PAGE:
The FAST Act changes Medicare rules to expand telestroke reimbursement to urban and suburban hospitals.
Incorporated within the bipartisan budget deal signed into law earlier this month is the FAST (Furthering Access to Stroke Telemedicine) Act, which expands telemedicine for stroke by requiring Medicare to reimburse for telestroke services regardless of where a patient receives treatment.
Telemedicine adoption has been inconsistent throughout the United States for several reasons, including how providers would get reimbursed for such services, limitations about which services can be reimbursed for telehealth, and restrictions on where patients can receive the telehealth treatments.
For example, Medicare covers certain services performed at certain locations, while state regulations vary for Medicaid payments, with some states only covering certain services performed by certain types of specialists.
But there seems to be a general consensus about the efficacy of telemedicine in stroke care, and the passage of the FAST Act—which singles out payments for telestroke—helps to confirm that.
As the saying goes, "time is brain" when it comes to stroke evaluation and treatment, says Brett M. Kissela, MD, MS, a Fellow of the American Academy of Neurology.
"Getting to the patient quickly and doing an evaluation is crucial. When people are far from expertise, telemedicine is a useful tool to expedite the evaluation," he says.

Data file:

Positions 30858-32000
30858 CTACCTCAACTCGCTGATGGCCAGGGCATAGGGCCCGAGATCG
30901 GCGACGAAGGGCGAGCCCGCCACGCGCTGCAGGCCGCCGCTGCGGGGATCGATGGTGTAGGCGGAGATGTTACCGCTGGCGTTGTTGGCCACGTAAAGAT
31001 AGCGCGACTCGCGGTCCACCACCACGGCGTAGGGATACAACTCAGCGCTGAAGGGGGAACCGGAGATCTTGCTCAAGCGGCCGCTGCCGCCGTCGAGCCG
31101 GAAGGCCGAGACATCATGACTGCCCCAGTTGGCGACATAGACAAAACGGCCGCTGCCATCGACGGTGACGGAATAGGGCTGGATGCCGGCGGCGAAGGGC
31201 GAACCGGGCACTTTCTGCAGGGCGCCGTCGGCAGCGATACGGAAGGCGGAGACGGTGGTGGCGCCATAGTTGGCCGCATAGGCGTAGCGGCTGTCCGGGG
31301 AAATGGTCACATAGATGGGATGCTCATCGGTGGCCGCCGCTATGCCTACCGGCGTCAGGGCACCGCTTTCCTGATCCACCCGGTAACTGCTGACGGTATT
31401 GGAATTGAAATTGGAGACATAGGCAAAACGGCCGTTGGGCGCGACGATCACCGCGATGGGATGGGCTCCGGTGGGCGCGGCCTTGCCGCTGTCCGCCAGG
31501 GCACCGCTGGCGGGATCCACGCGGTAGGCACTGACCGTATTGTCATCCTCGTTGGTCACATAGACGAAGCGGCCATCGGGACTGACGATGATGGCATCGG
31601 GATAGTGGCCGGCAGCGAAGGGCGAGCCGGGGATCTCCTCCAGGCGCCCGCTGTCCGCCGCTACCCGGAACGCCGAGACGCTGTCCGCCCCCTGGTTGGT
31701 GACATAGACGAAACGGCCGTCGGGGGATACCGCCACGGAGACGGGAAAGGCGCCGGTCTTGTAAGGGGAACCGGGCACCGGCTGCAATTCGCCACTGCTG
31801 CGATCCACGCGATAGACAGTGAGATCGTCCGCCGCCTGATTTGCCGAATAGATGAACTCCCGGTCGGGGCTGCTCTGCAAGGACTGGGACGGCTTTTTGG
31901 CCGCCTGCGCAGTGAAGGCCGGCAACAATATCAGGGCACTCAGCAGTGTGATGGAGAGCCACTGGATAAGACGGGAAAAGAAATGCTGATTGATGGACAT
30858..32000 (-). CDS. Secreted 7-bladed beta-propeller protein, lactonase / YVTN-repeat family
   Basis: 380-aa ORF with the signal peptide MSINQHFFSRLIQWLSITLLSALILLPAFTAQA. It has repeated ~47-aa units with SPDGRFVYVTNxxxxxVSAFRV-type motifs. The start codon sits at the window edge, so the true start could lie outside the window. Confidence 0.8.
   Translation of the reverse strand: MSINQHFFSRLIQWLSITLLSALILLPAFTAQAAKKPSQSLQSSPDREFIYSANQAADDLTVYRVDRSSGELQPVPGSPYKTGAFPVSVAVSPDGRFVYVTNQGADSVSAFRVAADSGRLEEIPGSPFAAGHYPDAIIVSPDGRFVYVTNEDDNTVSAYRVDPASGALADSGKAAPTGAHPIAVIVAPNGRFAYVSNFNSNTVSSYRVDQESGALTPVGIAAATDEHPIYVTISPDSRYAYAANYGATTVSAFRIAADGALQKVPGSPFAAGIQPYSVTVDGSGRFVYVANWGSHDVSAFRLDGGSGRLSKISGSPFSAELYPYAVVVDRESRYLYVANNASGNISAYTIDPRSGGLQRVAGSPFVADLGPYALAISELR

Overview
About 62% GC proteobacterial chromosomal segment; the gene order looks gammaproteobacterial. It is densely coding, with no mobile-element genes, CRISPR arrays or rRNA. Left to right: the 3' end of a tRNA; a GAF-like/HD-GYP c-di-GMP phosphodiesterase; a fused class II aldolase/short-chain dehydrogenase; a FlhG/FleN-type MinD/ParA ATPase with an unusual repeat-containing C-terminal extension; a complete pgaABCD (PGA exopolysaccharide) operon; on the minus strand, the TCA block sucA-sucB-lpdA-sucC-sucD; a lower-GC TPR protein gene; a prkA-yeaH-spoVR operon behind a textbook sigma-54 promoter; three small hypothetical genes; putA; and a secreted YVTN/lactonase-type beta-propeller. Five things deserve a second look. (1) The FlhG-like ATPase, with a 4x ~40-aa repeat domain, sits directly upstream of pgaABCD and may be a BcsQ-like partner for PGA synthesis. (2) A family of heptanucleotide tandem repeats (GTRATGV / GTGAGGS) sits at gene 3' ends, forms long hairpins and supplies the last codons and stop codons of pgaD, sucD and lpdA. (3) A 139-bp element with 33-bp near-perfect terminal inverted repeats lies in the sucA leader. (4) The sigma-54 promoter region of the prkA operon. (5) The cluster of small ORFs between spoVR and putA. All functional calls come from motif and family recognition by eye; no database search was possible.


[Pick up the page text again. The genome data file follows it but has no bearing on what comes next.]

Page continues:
Stroke guidelines outline exacting time goals for doing things such as administering tPA (tissue plasminogen activator) medication within 3 to 4.5 hours, depending on the patient, and interpreting CT scans within 45 minutes of ED arrival.
If a hospital doesn't have a stroke specialist on-site, such goals are harder to meet.
"If we can do telemedicine, of course, we can be there in seconds," Kissela says.
The FAST Act changes Medicare rules to expand telestroke reimbursement to urban and suburban hospitals, instead of only to rural hospitals, allowing telestroke services "even locally ... even if the hospital is two miles away," Kissela says.
"It's going to allow payments for telemedicine consultation for stroke even in highly populated areas," says Kissela, resulting in faster decision-making, faster treatment, and better outcomes.
There's also a strong financial impetus for producing more efficient stroke care.
According to the CDC, stroke costs the United States about $34 billion a year, including the cost of healthcare services, medicines to treat stroke, and missed work days. Annually, more than 795,000 people in the United States have a stroke.
The CDC also says that stroke is a leading cause of serious long-term disability, and that stroke reduces mobility in more than half of stroke survivors age 65 and over.
"You can imagine the immense cost that comes from that," Kissela says.
Numerous studies have shown that telestroke services can improve outcomes, including one at Kaiser Permanente's EDs in Northern California.
Meanwhile, though, individual states are still grappling with telemedicine reimbursement in general, such as Missouri, where its House of Representatives is discussing looser telemedicine rules.
The FAST Act will be implemented in 2021.
Alexandra Wilson Pecci is an editor for HealthLeaders.